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Common Core State Standards

Welcome to SPN’s Resource Page for the Common Core State Standards. On this page you will find information, resources, and links to help your school make the transition from your current state standards to the English Language Arts, Literacy, and math standards that have been adopted by most states. In partnership with the International Center for Leadership in Education, SPN collaborates with schools to help transform teaching and learning in the 21stCentury. We believe the challenge of these more rigorous standards is a unique opportunity to positively transform education in the coming years.

 

 

Here are some of the most viewed resources you will find related to the Common Core State Standards on SPN.

 

Professional Development Center

When you click this icon you will access a search of the SPN site for all resources related to the CCSS. To find a specific type of resource, start by selecting the resource type you want in the PD center and use the search engine on that page.

 

 

Research and Publications about the Common Core State Standards

SPN Research collects articles and publications related to the creation and implementation of the Common Core State Standards. By clicking on this icon, you will be taken to the SPN Research Archive with a listing of publications for downloading and viewing.

 

 

next|navigator

SPN and the International Center partnered to create a digital tool that helps educators create Next Generation Assessments aligned to the Common Core Standards. Click on the icon to learn more about how it works.

 

 

International Center Leadership Media Resources:

SPN members receive a 20% discount on Leadership Media products created by the International Center for Leadership in Education. This resource is especially helpful for schools initiating a focused, transition effort.

Transitioning to the Common Core State Standards and Next Generation Assessments 

 

 

A Snapshot of the Standards

The Common Core State Standards Initiative (CCSSI) is sponsored by governors and state officials and carried out by educators and specialists from across the country. In creating the Common Core State Standards, CCSSI looked at research-based evidence as well as the best standards from their states.

 

WHO?

The Standards were developed by the states through the National Governors Association and the Council of Chief State School Officers with feedback from the public, including teachers, administrators, professors, and publishers.

 

WHAT?

CCSSI released standards for Grades K–12 in English language arts and mathematics, along with content area literacy standards for Grades 6–12.

 

WHEN?

Implementation of the Standards is being phased in to prepare for the Next Generation Assessments in 2014.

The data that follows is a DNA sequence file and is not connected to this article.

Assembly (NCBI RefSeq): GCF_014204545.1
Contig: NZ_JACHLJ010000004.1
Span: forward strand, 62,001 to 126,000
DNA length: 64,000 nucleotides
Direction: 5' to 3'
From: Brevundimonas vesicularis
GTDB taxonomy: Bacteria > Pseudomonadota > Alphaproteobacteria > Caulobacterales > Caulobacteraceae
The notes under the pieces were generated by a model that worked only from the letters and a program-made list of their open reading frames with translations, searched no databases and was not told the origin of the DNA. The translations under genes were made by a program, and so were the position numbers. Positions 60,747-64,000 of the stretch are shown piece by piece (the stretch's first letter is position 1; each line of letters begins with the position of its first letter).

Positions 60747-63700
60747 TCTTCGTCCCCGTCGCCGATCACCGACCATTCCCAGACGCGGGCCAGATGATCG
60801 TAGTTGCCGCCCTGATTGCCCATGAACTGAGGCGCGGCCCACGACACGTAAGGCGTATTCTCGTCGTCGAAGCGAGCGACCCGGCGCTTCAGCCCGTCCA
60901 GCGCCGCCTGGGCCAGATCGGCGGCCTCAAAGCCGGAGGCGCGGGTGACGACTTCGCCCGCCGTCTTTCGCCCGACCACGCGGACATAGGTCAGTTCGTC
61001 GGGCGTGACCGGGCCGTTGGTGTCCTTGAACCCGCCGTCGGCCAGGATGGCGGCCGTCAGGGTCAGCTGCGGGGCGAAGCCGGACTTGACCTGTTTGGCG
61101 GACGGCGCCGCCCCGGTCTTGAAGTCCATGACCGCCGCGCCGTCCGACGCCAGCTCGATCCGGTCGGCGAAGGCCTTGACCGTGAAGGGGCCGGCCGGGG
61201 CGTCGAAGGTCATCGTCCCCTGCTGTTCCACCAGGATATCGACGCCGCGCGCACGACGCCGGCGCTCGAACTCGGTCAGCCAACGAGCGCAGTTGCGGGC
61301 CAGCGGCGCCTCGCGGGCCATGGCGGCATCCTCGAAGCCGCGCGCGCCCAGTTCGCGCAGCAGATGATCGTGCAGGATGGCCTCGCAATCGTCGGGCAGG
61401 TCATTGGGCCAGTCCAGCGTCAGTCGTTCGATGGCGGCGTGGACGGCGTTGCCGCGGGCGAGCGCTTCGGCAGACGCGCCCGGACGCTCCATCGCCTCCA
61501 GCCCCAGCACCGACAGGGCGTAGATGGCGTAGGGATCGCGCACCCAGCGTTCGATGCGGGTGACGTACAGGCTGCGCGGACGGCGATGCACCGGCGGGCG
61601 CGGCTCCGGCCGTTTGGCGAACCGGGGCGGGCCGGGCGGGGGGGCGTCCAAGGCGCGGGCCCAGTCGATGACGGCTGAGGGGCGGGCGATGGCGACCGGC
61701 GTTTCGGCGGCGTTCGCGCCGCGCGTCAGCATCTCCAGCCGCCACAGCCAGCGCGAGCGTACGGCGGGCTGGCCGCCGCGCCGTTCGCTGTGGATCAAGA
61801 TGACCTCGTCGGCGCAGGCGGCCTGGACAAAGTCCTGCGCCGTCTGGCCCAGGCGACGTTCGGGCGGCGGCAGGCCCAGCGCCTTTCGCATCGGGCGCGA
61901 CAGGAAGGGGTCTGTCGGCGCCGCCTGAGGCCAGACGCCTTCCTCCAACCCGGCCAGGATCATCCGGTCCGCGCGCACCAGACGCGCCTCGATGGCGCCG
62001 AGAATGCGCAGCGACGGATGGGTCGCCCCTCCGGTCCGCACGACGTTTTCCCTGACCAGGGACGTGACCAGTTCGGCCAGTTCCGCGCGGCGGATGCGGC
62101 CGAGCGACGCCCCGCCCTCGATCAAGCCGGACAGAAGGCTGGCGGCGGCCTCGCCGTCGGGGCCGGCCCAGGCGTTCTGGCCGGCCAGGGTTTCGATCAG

WHERE?

As of now, all states except Alaska, Nebraska, Texas, and Virginia have adopted the Standards.

 

WHY?

The goal is to ensure that students receive the same high-quality education consistently across states to prepare them for success in college and career.

 

 

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What are they?

The Common Core State Standards Initiative is a state-led effort to establish a shared set of clear educational standards for English language arts and mathematics that states can voluntarily adopt. The standards have been informed by the best available evidence and the highest state standards across the country and globe and designed by a diverse group of teachers, experts, parents, and school administrators, so they reflect both our aspirations for our children and the realities of the classroom. These standards are designed to ensure that students graduating from high school are prepared to go to college or enter the workforce and that parents, teachers, and students have a clear understanding of what is expected of them. The standards are benchmarked to international standards to guarantee that our students are competitive in the emerging global marketplace. Source: corestandards.org

 

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Why are they important?

We want to make sure that every child across the country is given the tools they need to succeed. High standards that are consistent across states provide teachers, parents, and students with a set of clear expectations that everyone can work toward together. This will ensure that we maintain America’s competitive edge, so that all of our students are well prepared with the skills and knowledge necessary to compete with not only their peers here at home, but with students from around the world.

These standards are a common sense first step toward ensuring our children are getting the best possible education no matter where they live.

Of course, standards cannot single-handedly improve the quality of our nation’s education system, but they do give educators shared goals and expectations for their students. For example, the common core state standards will enable participating states to work together to:

  • Make expectations for students clear to parents, teachers, and the general public;
  • Encourage the development of textbooks, digital media, and other teaching materials aligned to the standards;
  • Develop and implement comprehensive assessment systems to measure student performance against the common core state standards that will replace the existing testing systems that too often are inconsistent, burdensome and confusing; and
  • Evaluate policy changes needed to help students and educators meet the standards.

Source: corestandards.org

A great resource for current efforts to build assessments can be found at Education Northwest. http://educationnorthwest.org/resource/1331

 

 

Where states stand on the CCSS